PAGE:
The endangered Florida panther, running out of room to prowl as its numbers rebound, may find its best chance at survival is a program to pay distrustful ranchers to protect what remains of its habitat.
The payment plan proposed by the U.S. Fish and Wildlife Service has never been tried before on a large scale with a wide-ranging predator, officials say.
Landowners could receive $22 per acre (0.4 hectare) to maintain the cattle pastures and wooded scrub increasingly critical as panther terrain.
A growing number of panthers are hemmed into a shrinking corner of southwest Florida, where their ability to roam is threatened by ever expanding subdivisions and highways.
Florida panther numbers have more than tripled in recent decades to between 100 and 180, according to government estimates. But state officials say more than twice as many would be needed, in multiple populations, before the species could be downgraded on the endangered list.
"It's really about buying us some time," said Kevin Godsea, manager for the Florida Panther National Wildlife Refuge. "We are never going to be able to purchase all the land that we are going to need to recover the species."
Seventeen panthers already have died this year, mostly hit by cars, putting the year on track to be one of the deadliest for the species in recent history, according to state records.
The deaths exacerbate the struggles that panther advocates face in building on past successes. The rebound came after eight Texas pumas were introduced in 1995 to strengthen the Florida panther's genetics. The Florida panther is the last subspecies of puma surviving in the eastern United States.
Continuing the progress requires help from private landowners, say wildlife officials, acknowledging that many ranchers resent the official state animal, which can prey on their livestock.
Cattle, goats, chicken, turkeys - even cats and dogs - have all been known to become panther prey. It is difficult to prove a big cat killing from a carcass, complicating discussions about reimbursing ranchers for losses.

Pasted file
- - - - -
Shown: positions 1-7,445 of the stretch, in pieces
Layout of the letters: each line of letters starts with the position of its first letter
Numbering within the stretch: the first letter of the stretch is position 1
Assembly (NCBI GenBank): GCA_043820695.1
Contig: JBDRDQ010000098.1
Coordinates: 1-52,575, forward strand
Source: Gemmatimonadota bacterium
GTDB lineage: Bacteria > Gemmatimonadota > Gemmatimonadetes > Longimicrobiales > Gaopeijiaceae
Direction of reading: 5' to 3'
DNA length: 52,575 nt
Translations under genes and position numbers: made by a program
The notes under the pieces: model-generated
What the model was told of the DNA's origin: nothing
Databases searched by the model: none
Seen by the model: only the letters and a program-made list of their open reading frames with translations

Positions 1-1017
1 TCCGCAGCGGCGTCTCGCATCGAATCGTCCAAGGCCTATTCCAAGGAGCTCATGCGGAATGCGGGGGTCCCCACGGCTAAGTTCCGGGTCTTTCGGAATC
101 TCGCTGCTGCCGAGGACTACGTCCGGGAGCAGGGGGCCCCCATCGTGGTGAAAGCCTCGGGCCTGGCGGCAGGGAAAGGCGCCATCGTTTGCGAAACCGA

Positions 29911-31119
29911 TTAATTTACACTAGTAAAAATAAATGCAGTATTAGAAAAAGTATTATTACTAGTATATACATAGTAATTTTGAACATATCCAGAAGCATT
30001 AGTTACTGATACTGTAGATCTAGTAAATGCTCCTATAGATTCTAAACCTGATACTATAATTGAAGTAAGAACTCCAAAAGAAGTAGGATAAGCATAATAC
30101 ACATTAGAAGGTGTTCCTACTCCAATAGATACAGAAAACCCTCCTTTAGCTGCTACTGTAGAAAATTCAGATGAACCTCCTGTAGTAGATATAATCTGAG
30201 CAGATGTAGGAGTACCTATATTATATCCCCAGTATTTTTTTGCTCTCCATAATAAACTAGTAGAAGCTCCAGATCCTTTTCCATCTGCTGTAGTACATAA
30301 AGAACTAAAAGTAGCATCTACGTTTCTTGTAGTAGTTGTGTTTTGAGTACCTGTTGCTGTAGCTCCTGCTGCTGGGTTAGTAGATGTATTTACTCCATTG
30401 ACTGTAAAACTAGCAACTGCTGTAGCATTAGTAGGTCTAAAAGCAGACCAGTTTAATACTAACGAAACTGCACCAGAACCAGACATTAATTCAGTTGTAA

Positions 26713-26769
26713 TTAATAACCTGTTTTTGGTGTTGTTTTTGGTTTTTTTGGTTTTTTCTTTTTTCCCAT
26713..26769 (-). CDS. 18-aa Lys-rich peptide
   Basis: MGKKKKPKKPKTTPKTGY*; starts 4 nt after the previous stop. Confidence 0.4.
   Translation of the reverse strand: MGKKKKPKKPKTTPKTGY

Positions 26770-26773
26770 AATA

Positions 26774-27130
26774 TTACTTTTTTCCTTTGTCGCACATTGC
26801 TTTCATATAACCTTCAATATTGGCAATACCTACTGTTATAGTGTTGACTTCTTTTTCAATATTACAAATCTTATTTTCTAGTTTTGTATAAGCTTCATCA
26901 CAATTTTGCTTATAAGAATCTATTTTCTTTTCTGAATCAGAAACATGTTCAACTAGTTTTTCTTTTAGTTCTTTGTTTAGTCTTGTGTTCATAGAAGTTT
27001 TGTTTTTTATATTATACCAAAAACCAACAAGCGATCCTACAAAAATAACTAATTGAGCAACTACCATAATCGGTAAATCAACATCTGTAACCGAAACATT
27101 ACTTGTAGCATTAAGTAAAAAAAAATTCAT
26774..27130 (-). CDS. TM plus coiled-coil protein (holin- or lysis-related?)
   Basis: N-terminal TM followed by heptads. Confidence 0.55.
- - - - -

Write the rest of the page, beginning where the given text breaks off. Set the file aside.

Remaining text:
Jack Johnson, a rancher of three decades in rural Immokalee, Florida, said the payment proposal unveiled in late May did little to change his views of the Florida panther as a nuisance.
"Ultimately what I think is going to happen?" he said. "The three S's are going to be come into play - shoot, shovel and shut up."
It's also unclear how the payments, yet unfunded, would affect other federal farm bill programs, as well as state and private conservation efforts.
Wildlife officials would start with a three-year pilot project covering 10 percent of the desirable terrain in private hands, at a total cost of about $1.5 million.
But the money would not stop landowners from selling out to development in another decade or two. Conservation groups call the short-term horizon a concern.
Still, the proposal is one of the few viable options, said Alexis Meyer, who runs the Florida panther critical habitat campaign for the Sierra Club.
The panther, which roamed throughout the southeast, hasn't been welcomed in other states with suitable habitat, she noted.
"It really is hard to try and move a large predator," she said. "There is just something about a big cat that either you love it or you hate it."